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From Flow Kana to MedMen, Big Cannabis Gets a Big Cash Influx

From Flow Kana to MedMen, Big Cannabis Gets a Big Cash Influx
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Economics

From Flow Kana to MedMen, Big Cannabis Gets a Big Cash Influx

Some of the best-known cannabis businesses — Harborside, Flow Kana, Apothecarium and MedMen — have struck multimillion-dollar deals since the beginning of February. But what does this sudden flood of cash mean for the industry as a whole?

As 2019 surges forward, American cannabis executives are already seeing green in a big way, thanks to a new flood of investment in the industry from sources both stateside and international.

Show Me the Money!

Most recently, craft-oriented production and distribution firm Flow Kana announced its closure of a $125 million round of funding late Wednesday night. The firm set a new record for largest private funding round for an American cannabis company, per MJBizDaily, unseating Acreage Holdings’s July 2018 record. Flow Kana CEO told MJBizDaily the new funding “will be used to ‘double down on the supply chain strategy and allow Flow Kana to expand into other categories.’” This likely means more investment in craft cannabis, particularly in NorCal’s Mendocino County.

Also on Wednesday, the dispensary magnates at MedMen announced their most recent acquisition of “vertically integrated operations” Kannaboost Technology Inc and CSI Solutions LLC in Arizona, per BusinessWire. Between the latest news and the company’s pending acquisition of PharmaCann, LLC, MedMen is on track to control 30 operational stores, with licenses for up to 78 facilities total in 12 different states, including California, New York, Florida, Nevada, Michigan and Virginia.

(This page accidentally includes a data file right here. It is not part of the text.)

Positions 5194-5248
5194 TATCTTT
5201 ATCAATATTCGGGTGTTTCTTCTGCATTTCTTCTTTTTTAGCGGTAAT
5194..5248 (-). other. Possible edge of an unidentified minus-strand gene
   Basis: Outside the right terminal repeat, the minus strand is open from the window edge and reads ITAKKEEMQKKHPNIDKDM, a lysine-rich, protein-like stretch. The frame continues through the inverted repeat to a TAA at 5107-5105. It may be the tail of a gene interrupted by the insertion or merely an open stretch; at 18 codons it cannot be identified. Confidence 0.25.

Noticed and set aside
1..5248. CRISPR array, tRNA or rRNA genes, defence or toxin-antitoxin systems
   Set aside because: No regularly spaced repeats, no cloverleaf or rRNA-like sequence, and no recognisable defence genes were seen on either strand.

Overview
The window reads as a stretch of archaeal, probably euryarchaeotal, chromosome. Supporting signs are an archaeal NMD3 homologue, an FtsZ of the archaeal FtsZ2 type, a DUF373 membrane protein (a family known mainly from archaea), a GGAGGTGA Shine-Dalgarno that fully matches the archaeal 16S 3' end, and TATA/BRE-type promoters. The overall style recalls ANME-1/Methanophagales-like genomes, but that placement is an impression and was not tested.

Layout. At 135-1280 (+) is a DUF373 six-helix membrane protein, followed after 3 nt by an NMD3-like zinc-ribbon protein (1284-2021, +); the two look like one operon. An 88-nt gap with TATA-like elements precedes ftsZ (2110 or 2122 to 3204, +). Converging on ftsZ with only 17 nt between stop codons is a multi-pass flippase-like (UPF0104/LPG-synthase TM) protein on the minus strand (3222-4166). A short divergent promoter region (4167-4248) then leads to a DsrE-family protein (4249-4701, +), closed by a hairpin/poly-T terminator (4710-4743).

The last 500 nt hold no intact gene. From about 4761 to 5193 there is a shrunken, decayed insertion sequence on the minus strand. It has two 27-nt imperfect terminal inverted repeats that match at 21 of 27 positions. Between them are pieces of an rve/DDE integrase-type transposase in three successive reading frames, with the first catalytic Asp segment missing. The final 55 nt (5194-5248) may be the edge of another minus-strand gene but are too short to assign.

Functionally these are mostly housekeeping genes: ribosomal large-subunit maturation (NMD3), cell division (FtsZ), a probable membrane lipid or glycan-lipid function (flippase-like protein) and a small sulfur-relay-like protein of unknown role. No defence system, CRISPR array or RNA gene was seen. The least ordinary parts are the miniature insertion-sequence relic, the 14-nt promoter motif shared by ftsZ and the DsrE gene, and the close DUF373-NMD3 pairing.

On the heels of this announcement, however, came the news that MedMen currently faces three different lawsuits — so maybe don’t rush out and invest just yet.

And on Feb. 11, Bay Area marijuana stalwart Harborside announced a new deal with Toronto-based cannabis company Lineage Grow Co. that would list Harborside on the Canadian Securities Exchange — a popular move, according to the San Francisco Chronicle, due to the fact that cannabis companies are currently prohibited from listing on the U.S. stock exchange. Though Lineage technically purchased Harborside, the latter company’s owners will retain control of the majority of the shared company’s stock, essentially rendering Harborside the dominant entity.

Per the Chronicle’s report, around 50 American cannabis companies listed themselves on the Canadian Securities Exchange last year, following the advent of legalization there.

On the same day, Apothecarium CEO Ryan Hudson announced the sale of his company, and the four dispensaries it currently operates, to another Canadian company: TerrAscend, also based in Toronto. The deal was inked for $118 million in cash.

“I never conceived of such an investment and exit when we started the company. This industry has changed by leaps and bounds,” Hudson told the Chronicle. But if this spate of investments is any indication, that mindset in new cannabis entrepreneurs is likely on the road to extinction.

Okay, Great, But What Does It Mean?

For customers, one can only assume that more capital pumped into the cannabis industry will spell out more product availability, which could be good news for those living in states with legal adult-use but few ways to actually take advantage of it. Though quantity doesn’t necessarily translate to quality, at the very least these companies have a vested interest in lifting the stigma on consuming pot. So, if you’re a head looking to catch a break from your skeptical loved ones, this news could be just what you need to get your rich-but-judgy Uncle John off your back and onboard the legalization train.

But on a less optimistic note, it remains to be seen what growth for big cannabis corporations, even ones with grassroot ties like Harborside, will mean for smaller cannabis businesses that have struggled in the wake of legalization.

On the one hand, broader bud availability could be good industry-wide in a sort of trickle-down sense, especially if more established companies are able to convert non-smokers or refine the tastes of a casual user, driving them into the arms of smaller, more specialized canna-businesses. But unfortunately, big business growing bigger could also very well spell doom for smaller producers already working hard to eke out a living against the glossier, better-funded competition.

TELL US, how do you feel about the rise of Big Cannabis?

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